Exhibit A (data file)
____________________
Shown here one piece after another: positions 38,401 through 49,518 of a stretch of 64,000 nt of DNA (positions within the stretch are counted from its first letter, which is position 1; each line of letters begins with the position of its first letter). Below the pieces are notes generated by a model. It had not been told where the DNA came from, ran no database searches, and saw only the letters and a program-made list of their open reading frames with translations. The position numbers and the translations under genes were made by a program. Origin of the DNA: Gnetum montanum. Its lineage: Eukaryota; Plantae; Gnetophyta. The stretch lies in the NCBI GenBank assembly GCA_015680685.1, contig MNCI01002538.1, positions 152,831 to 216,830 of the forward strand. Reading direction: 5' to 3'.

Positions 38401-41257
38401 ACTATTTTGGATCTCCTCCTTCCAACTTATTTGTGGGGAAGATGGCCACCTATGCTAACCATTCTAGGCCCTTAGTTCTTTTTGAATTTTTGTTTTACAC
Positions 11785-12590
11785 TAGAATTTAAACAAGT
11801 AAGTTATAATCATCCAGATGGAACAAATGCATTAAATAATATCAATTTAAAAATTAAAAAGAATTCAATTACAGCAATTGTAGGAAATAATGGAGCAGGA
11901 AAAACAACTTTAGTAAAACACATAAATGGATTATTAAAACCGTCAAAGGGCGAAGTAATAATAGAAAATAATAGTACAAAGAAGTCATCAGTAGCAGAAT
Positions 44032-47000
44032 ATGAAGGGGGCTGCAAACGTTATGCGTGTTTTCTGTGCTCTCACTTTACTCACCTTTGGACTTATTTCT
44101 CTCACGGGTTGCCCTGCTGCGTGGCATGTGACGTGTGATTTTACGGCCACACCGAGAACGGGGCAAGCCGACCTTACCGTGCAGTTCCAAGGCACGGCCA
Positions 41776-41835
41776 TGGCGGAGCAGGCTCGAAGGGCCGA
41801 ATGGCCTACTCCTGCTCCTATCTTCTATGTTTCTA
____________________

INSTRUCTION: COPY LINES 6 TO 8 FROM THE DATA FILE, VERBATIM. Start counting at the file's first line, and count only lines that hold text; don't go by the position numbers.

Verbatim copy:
11801 AAGTTATAATCATCCAGATGGAACAAATGCATTAAATAATATCAATTTAAAAATTAAAAAGAATTCAATTACAGCAATTGTAGGAAATAATGGAGCAGGA
11901 AAAACAACTTTAGTAAAACACATAAATGGATTATTAAAACCGTCAAAGGGCGAAGTAATAATAGAAAATAATAGTACAAAGAAGTCATCAGTAGCAGAAT
Positions 44032-47000